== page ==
Eckstein tracks the first reference to a North American snowman to a winter massacre at Fort Schenectady in the English colony of New York, in 1690.

“The gates to the fort were left open,” Eckstein said, “and the two guards, instead of staying on post, . . . went inside the fort to a pub to have a drink. [They] left it unmanned, assuming, wrongly, that no one would be traveling in such severe blizzard conditions. Different sources say that there were two snowmen left in their place instead.” The attack killed 60 people. Perhaps the snowmen watched.

The early American snowman was a portent of something dark. It was, in the seventeenth century colonies, no child’s play.

How do you build a snowman that is only 30 feet shorter than the Statue of Liberty?

Bethel, Maine, unlike Tarrant County, Texas, is famous for its snow, that particular part of the state receiving, on average, 14 feet a year. The hamlet is in prime New England ski country. The village cuts and maintains hundreds of miles of snowmobiling tracks, and dozens of miles of cross-country ski trails. The Chamber of Commerce produces videos promoting Bethel as a winter wedding destination. (Ride a ski lift in your gown!)

But the bulk of the snow that built the two Tallest Snowmen in the World was actually manufactured at the Sunday River ski resort (“the most dependable snow in New England”), six miles north of Bethel.

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Illustration by Gene Tempest

In 1999, Sunday River was a cutting-edge snow factory, and remains so today. Its snowmakers are the New England big boys. In 2016, the crew won the “I Am A Snowmaker” contest run by Ski Area Management magazine. During the 2015–2016 season, a terrible year for natural snow in the northeast, the resort was making so much snow that the Doppler radar picked up the mountain as its own weather system. “All season, every season,” boasts their website, “regardless of Mother Nature’s whims.”

It took a total of four weeks for the Sunday River snowmakers to produce the 21 million pounds of snow that built Angus and Olympia.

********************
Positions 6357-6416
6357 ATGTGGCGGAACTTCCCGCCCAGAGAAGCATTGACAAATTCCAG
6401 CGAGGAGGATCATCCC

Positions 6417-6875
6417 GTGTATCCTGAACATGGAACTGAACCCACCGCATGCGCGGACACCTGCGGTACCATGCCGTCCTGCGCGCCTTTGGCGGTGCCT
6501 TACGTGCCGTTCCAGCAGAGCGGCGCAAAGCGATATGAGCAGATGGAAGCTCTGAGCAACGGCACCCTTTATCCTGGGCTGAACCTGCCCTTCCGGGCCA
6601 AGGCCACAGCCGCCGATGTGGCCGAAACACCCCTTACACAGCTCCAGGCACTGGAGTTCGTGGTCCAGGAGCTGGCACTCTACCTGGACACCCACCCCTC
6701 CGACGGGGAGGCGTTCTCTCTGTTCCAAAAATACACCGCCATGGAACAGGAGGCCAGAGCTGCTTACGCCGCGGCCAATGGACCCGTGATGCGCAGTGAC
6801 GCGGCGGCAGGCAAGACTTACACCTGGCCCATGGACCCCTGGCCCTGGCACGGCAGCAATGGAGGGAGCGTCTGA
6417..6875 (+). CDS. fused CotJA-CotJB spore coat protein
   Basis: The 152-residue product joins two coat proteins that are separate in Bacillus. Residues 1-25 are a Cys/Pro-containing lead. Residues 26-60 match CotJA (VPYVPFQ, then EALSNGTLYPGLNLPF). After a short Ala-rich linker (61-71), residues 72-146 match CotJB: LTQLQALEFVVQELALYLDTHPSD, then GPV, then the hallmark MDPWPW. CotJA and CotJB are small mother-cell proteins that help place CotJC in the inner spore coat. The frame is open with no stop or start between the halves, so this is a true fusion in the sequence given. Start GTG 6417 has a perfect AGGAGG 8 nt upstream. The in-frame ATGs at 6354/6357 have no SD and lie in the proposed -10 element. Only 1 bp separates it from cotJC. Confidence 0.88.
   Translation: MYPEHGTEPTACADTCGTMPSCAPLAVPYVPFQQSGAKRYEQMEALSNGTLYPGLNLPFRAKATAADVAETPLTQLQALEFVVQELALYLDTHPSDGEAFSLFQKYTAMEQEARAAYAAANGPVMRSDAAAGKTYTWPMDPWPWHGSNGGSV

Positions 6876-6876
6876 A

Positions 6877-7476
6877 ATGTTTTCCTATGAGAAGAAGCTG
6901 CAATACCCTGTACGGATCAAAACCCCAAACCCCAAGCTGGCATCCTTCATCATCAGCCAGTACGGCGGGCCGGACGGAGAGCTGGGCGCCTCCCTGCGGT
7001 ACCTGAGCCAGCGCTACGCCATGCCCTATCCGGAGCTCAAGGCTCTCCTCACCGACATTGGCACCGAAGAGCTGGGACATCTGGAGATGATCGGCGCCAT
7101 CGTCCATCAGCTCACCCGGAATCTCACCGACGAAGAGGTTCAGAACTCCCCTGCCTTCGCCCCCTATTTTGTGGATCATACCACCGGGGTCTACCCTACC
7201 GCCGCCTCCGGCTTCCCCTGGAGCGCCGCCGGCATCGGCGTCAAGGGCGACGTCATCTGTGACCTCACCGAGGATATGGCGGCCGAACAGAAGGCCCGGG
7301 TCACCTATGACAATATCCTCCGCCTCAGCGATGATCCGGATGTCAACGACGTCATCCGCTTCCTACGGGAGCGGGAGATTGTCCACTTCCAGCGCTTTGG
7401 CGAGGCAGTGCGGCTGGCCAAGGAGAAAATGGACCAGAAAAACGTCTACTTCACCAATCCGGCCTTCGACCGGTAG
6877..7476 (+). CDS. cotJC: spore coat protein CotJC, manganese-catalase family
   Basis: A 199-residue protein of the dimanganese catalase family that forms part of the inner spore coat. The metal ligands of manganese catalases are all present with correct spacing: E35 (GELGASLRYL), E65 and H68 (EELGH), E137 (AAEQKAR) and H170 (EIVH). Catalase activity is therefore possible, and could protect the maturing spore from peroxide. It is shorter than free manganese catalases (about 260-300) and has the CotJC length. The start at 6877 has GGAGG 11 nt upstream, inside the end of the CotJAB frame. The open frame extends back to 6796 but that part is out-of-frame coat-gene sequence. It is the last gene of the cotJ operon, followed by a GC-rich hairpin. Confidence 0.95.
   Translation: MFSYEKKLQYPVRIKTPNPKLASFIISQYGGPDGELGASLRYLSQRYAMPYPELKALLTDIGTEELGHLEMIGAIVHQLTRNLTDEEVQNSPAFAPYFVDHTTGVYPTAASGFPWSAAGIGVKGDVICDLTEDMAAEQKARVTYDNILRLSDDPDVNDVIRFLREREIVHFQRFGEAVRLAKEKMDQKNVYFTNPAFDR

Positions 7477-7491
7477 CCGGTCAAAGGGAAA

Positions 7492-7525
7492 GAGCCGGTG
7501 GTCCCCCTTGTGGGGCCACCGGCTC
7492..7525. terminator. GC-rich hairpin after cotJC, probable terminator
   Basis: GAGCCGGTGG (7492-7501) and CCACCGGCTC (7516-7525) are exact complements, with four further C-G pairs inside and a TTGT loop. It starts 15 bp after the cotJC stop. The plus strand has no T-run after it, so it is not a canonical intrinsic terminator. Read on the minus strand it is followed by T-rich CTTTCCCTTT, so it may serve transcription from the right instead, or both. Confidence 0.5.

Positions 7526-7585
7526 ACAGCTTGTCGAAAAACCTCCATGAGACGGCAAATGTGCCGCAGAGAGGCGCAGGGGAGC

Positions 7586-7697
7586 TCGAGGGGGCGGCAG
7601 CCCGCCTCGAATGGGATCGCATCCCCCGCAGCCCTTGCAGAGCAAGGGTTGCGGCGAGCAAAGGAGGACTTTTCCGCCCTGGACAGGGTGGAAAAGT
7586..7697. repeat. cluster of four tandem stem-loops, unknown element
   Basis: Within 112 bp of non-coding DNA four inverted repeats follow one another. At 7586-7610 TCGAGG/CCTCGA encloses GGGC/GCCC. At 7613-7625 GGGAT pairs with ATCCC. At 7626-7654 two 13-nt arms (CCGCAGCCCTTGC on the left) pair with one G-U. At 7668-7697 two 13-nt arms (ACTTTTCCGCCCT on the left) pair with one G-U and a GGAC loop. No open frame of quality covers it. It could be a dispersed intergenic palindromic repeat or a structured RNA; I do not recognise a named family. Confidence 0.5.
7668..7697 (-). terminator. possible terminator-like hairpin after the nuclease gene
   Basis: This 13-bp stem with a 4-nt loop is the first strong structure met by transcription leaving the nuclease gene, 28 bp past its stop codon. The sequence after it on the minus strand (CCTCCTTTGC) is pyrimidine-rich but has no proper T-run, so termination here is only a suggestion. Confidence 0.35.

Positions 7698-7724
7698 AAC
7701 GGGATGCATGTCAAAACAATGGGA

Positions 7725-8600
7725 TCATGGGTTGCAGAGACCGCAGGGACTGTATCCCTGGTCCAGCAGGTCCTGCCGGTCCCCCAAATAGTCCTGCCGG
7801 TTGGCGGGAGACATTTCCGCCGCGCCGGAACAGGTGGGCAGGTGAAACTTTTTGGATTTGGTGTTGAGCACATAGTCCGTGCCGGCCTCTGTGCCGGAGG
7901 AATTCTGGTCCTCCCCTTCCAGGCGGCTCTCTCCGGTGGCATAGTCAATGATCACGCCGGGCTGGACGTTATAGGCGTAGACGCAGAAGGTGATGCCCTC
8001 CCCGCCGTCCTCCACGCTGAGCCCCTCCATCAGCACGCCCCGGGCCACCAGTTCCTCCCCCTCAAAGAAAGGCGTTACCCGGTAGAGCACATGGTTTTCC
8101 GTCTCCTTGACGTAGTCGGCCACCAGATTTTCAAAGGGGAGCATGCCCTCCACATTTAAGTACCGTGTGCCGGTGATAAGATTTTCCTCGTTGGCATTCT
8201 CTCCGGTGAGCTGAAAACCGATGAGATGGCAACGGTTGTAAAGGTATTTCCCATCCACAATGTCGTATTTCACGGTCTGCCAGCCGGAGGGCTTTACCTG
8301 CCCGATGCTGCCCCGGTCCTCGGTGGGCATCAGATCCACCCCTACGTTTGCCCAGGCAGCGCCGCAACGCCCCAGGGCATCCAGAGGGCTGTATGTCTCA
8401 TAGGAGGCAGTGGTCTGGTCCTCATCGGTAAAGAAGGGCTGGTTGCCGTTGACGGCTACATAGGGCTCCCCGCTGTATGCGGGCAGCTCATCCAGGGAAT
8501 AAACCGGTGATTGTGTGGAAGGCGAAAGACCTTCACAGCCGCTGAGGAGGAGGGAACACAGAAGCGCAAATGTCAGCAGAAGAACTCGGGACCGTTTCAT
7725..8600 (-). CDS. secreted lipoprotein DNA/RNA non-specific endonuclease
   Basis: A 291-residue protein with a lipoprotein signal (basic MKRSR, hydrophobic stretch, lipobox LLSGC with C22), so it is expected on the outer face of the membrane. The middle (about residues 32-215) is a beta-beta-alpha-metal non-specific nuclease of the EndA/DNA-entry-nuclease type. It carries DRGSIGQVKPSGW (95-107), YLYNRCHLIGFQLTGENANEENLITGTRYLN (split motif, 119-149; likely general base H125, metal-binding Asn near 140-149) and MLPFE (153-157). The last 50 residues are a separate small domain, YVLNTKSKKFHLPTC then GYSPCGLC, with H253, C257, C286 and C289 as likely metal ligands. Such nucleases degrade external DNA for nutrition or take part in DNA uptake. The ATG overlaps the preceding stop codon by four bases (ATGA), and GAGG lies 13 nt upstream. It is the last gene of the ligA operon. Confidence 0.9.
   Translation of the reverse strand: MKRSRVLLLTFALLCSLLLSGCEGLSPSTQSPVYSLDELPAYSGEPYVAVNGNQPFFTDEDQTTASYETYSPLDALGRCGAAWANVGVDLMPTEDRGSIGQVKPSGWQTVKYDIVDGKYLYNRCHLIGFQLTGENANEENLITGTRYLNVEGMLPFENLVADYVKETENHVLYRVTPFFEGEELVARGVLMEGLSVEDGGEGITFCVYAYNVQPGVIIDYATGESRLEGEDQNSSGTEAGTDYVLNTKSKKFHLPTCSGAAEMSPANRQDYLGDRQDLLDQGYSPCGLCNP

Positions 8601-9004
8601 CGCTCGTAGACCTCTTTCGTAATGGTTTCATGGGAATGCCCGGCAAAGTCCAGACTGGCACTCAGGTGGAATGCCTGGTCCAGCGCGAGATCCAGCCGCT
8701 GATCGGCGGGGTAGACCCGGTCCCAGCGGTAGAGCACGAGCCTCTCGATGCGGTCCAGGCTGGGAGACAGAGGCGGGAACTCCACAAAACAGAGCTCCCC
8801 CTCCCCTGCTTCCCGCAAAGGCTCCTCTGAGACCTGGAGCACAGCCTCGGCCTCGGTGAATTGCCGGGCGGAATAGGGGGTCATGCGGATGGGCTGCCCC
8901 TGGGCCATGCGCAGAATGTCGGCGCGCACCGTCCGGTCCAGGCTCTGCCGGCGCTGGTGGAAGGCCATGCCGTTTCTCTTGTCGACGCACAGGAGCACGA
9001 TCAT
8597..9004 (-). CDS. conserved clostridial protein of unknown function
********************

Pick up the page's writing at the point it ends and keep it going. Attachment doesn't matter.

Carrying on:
When that product needed to be moved south to the build site in Bethel, the governor gave Chamber Director Zinchuk permission to mobilize the National Guard. An enormous crane was also waiting to receive the snow at the construction site. “We could not have done it had it not been for the crane,” Zinchuk says. A contracting company in South Paris, Maine, thirty minutes south of Bethel, had donated the heavy equipment, as well as a crane operator’s time. The crane worked eight hours a day for three weeks to build the first record-breaking snowman in 1999.

To finish Angus, two 25-foot fir trees were added as arms. “They were the very first thing that kind of blew off,” Zinchuk says. The snowman’s eyes were four-foot fir wreaths. Five car tires roped together and embedded in Angus’ face made a mouth, while bigger ‘skidder’ truck tires were stuck on the body as buttons. Middle-school math students made a 20-foot-long fleece hat, and Angus also wore a 120-foot purple, yellow, red and blue scarf.

In 2008, when Bethelians planned to build a bigger snowman (“since the economy was starting to really tank, and people were feeling a little . . . depressed and under the weather,” Zinchuk recalled, “we said, ‘What the heck, let’s do it again’”) they decided to make it a her.

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Olympia | Photograph by Chris Dagdigian

“How do you make a big pile of snow look like a woman?” Zinchuk asks.

It’s an important question.

In Bethel’s final construction, most of the gendering was done through accessories. “We painted tires for the mouth red so she had red lips, and she had a pink scarf and a pink hat, and we used skis as her eyelashes.” Physically, despite being slightly taller than the snowman, like the girls at dances in middle school, the main difference is at the snowwoman’s base, or, as Zinchuk terms that particular piece of anatomy, “the hips.”

“She had slightly larger hips, so she wasn’t quite so narrow.”

Olympia’s frame is wider (125 feet in diameter to Angus’ 80), although the effect is perhaps only dubiously feminine, more avalanche-ish than chromosomal. “The world’s tallest snowman is no man,” the Associated Press reported in 2008. But were either of these embodiments of the World’s Tallest Snowmen actually the genuine article?